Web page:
Sony Sells Off Original Tokyo HQ Amid Reform
Struggling Japanese electronic giant Sony has sold the site where its headquarters were located for six decades.
The £93m deal with Sumitomo Realty and Development will be completed in April, the company said.
The move comes as it battles to sustain profits amid major restructuring to maintain its viability in the electronics sector.
Last year, Sony said it was selling its 37-storey US headquarters in New York City's Madison Avenue for $1.1bn (£660m) to help bolster its bottom line after repeated annual losses.
The properties being sold in the Japanese capital are in the Gotenyama area, close to the city's Shinagawa railway station.
Seven years ago, Sony sold off a slice of land at the site and moved to a new corporate location near Shinagawa.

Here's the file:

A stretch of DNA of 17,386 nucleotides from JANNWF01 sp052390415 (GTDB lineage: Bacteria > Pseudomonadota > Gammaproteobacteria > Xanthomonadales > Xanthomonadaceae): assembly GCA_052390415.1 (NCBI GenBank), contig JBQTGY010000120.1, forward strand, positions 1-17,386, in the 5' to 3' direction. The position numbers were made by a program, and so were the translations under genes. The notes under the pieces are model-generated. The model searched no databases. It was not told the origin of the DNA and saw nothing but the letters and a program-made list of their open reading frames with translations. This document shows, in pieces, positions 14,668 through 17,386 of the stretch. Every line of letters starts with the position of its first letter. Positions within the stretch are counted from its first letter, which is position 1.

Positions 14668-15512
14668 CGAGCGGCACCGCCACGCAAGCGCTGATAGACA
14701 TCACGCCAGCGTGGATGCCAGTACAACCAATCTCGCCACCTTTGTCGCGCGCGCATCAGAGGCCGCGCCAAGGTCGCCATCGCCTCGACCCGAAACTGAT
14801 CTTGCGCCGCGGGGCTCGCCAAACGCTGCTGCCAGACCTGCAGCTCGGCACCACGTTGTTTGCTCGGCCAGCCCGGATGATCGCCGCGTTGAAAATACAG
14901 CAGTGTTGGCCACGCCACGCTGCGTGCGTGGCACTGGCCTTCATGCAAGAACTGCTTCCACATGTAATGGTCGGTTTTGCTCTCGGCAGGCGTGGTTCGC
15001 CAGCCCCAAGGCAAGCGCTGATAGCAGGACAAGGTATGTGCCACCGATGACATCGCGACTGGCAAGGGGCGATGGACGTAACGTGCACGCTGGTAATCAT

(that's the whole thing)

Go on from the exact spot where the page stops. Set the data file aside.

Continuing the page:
The company was founded in 1946 amid the rubble left by the Second World War.
It moved to Gotenyama the following year and grew into a global icon, bolstered by the famous Walkman personal stereo and television technology.
But it has struggled in recent years to maintain cutting edge in mobile music - usurped by Apple's iPod and other MP3 players - and television technology.
It has sought to recover some ground through the launch of its PlayStation 4 games console.
The company has been propped up in recent years through profitable film, music and financial services sectors.
Sony will maintain links to the area in Tokyo, with a museum highlighting its groundbreaking products.
Along with rivals Sharp and Panasonic, the Japanese icons have been undermined recently by foreign firms, especially from South Korea and China.
Although Sony saw a modest return to profit in its last financial year, it has forecast a loss of around £600m when its results are due next month.
It previously announced plans to slash 5,000 jobs and depart from the PC market, which has suffered from mobile computing.
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